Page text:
The Motherhood Quote of All Motherhood Quotes Deconstructed

“Making the decision to have a child – it is momentous. It is to decide forever to have your heart go walking around outside your body. ” ― Elizabeth Stone

This quote. This. Quote. It’s like The Notebook of motherhood: even if we are in the small minority of moms who haven’t posted it on social media, plastered it on a tangible vision board, or memorized it like a religious text, we’ve heard it. We may have even recited it out loud.

But have we thought about it? Like really thought about it? Until recently, I hadn’t, but I have now and far be it from me not to share my musings.

Let’s think about the first part, “Making the decision to have a child…” It is a decision, isn’t it? Sure, sometimes it is… but it’s rarely that simple.  

To be blunt, it may not have been a decision for all of us. Sometimes motherhood surprises us; it sneaks out and grabs us when we least expect it, either with a “happy accident” or by becoming a bonus parent.  

Other times, the decision is made – let’s have a baby – and then nothing happens. You wait. You agonize. You lose once, twice, or even more. Maybe you pursue fertility treatments, maybe you pursue adoption, maybe you throw yourself into loving someone else’s child – a niece, nephew, godchild, close friend’s little one, or maybe you try and try and just do not give up hope. Those are all decisions.  

I guess my point is, that the first premise of this ubiquitous quote is flawed: there’s usually not one decision to have a child or not. There are dozens, hundreds, or more. Big macro-decisions and tiny micro-decisions that pave the road towards motherhood or its absence.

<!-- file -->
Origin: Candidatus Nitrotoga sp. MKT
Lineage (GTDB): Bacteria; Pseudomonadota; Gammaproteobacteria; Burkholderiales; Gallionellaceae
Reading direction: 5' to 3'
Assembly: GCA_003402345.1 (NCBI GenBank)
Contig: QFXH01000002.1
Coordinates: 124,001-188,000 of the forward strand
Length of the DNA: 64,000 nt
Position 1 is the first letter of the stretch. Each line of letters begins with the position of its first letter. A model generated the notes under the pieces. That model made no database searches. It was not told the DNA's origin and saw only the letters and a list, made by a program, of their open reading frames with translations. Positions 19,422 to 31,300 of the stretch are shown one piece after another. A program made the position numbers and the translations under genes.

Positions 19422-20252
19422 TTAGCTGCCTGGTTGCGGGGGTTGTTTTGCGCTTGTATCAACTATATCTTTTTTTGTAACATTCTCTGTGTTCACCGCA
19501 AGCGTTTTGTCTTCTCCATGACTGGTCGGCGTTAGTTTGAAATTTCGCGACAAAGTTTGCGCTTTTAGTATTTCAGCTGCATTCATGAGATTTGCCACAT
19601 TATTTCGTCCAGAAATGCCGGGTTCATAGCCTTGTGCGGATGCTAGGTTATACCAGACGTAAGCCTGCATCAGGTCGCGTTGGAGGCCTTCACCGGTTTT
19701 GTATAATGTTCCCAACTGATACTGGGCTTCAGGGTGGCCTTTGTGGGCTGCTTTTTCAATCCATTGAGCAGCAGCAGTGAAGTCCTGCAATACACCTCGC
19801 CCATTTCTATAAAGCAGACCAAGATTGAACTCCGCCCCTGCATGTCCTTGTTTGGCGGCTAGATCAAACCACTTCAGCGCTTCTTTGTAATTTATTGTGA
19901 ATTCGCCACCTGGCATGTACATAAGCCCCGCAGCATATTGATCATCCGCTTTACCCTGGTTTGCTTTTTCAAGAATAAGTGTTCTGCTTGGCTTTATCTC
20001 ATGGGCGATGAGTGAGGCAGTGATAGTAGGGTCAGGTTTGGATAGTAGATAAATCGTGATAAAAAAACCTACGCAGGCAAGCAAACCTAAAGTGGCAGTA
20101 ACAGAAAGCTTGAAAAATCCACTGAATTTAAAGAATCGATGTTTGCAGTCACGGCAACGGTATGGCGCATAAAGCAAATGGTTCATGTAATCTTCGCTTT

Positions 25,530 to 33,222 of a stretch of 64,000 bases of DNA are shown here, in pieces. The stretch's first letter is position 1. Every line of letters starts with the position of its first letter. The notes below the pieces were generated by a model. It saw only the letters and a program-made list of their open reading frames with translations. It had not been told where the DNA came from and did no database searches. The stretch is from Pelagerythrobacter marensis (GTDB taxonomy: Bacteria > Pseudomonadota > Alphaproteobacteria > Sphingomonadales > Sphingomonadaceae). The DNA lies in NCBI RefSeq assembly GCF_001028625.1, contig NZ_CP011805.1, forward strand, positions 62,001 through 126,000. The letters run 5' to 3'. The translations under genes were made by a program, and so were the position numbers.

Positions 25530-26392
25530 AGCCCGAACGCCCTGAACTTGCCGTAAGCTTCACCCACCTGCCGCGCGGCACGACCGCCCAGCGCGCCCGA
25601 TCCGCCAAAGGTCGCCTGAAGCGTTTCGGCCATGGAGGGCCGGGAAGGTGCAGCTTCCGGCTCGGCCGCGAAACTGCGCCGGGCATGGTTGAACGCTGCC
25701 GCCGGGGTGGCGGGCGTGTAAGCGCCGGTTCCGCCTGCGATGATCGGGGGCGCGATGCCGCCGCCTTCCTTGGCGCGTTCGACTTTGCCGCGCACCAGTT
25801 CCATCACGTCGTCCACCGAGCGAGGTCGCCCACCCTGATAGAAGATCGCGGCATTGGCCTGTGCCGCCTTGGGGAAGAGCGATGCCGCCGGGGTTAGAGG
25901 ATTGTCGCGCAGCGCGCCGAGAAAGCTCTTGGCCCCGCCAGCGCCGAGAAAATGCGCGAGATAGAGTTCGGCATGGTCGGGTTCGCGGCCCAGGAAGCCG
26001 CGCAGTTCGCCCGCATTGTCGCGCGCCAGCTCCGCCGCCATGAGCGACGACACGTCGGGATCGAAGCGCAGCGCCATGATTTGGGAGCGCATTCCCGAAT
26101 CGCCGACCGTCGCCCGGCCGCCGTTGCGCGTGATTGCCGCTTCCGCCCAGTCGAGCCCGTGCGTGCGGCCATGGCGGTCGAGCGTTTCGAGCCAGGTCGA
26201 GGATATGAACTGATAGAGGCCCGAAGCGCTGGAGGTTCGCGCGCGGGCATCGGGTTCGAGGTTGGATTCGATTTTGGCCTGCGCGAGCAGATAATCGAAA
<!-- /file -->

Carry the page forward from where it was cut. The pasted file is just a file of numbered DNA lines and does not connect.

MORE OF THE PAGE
It’s all momentous, though, I’ll certainly agree there. The wanting, the deciding, the having, the not having, the losing… it’s all such a big part of “adulthood,” or, more specifically, “womanhood.” It’s a defining feature of our lifetime, whether or not we become a parent. It shapes, at least in part, our friendships and activities, our professional lives and our romantic relationships. 

What would life be like if we did/didn’t have kids? If we were/weren’t a mom? What would/wouldn’t we miss? These questions feel taboo to ask but would we be fully human or fully ourselves if we didn’t wonder what was behind the other door that we didn’t “choose”?  It’s like one of those movies where the main character lives their life only to somehow magically have the opportunity to see what life would have been like if they had gone to Target before the gym instead of the gym before Target… at least those are the defining moments of my life.

Finally, what does it mean to have your heart walking around outside your body?

It means fighting the urge to bubble wrap my tiny daughters while encouraging their independence. It means finding joy in their accomplishments while quietly grieving the time gone by. It means encouraging their fighting spirit to tackle the world (even if they use it against me).  

It means that their hurts become your hurts, their loss becomes your loss, their joys become your joys.  

It means clutching your chest when they’re about to fail but letting them do it anyway; cheering them on when you’re not sure if their next step is the right one; letting them make bad decisions that they’ll figure out were the wrong ones at some point; catching them when they fall.

It means letting go a little, every day.

It means hanging on tight to every small moment.

The two pieces of my heart walking around outside my body every day were both choice and surprise. The products of varying degrees of happenstance and tormenting decision-making. They help define who I am while I help them define who they are. They are in and of themselves as momentous as the “decisions” that brought them to me.



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